I hope you don't mind that I took a few days' break after the end of the Acts study (here's a link to the last day, with the previous days linked at the bottom). I suppose one has earned a break after 40,000+ words. I will say, having now marched through Acts, that I am more excited than ever about where the church is going. Despite all the talk about death tsunamis and declining membership, the church has a real opportunity to regain some of its lost character. You don't become the dominant culture without losing a little bit of your soul, after all.
I'm especially intrigued by the chance to regain a sense of community in the church, in the face of an increasing cultural focus on individuality. Even avowed atheists are seeing the importance of Christian community (while missing the importance of actual, you know, religion), and there is an increasing acknowledgement within evangelical circles that the central question of the Gospel is not "how can I be saved?" but "Who is Jesus?"
I would add that the subsequent questions of "Who are we?" and "Who are we in relation to Jesus?" and "Who are we in relation to one another?" are important Gospel questions, too. I think it a sign of the times that it is much easier for me to answer, "Who am I?" than it is for me to answer "Who are we?"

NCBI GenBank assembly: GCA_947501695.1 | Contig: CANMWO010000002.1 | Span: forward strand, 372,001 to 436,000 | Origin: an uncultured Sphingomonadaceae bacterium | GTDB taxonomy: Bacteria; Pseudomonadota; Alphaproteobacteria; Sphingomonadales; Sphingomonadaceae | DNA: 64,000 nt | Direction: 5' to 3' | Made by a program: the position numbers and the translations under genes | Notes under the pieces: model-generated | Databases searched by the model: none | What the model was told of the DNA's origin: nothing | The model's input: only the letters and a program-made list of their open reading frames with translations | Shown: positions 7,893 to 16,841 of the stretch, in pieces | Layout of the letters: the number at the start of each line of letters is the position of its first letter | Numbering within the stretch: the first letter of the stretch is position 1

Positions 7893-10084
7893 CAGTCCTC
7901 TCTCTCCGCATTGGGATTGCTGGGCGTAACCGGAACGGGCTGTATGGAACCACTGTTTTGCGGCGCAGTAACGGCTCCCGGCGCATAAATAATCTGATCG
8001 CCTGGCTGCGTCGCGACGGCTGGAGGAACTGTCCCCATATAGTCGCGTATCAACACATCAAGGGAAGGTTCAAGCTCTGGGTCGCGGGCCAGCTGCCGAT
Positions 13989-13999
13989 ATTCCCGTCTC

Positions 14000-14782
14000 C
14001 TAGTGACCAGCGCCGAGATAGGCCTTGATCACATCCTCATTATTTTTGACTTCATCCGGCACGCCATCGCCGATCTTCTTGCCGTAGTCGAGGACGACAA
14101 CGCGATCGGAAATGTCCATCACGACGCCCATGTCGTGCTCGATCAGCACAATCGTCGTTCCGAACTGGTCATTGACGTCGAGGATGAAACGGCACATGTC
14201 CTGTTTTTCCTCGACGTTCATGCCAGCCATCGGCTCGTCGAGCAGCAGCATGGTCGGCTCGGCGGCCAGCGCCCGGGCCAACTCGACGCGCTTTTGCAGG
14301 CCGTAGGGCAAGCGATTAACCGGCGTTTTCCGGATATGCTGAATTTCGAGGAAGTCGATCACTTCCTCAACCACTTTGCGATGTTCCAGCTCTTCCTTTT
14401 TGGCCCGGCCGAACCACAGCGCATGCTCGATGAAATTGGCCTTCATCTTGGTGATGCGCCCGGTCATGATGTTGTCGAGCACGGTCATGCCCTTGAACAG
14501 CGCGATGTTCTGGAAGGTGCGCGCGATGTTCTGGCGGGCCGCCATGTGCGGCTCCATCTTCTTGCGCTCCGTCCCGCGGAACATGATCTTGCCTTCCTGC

This question is one reason why I am so grateful to be a United Methodist. As if the UMC's grace-centered theology and two-fold understanding of holiness were not enough, United Methodists are a people who take seriously the question of "Who are we?"
This is messy business, figuring out who we are. We gripe and complain about the difficulty of making decisions collectively. We get frustrated at our democratic processes. We long for a top-down hierarchy. Anything, we seem to say, would be clearer and less convoluted than community.
But this is who we are. We are people who take seriously the call to be community. We are in relationship with one another as individuals, we are in relationship with one another as individual congregations, we are in relationship as annual conferences. It is maddening. But it is community.
Someone asked me this week how North Georgia's annual conference went. We spent three days this past week at the Classic Center in Athens attending to the business of being the church. I said that the conference had gone very well, and then I said something that surprised even me. I said that the conference had been maddening, fun, life-giving, exhausting, frustrating, inspirational annual conference. But that is how family works, right? We are all these things, at the same time. We are more than the sum of our parts, for it is Love that knits us together.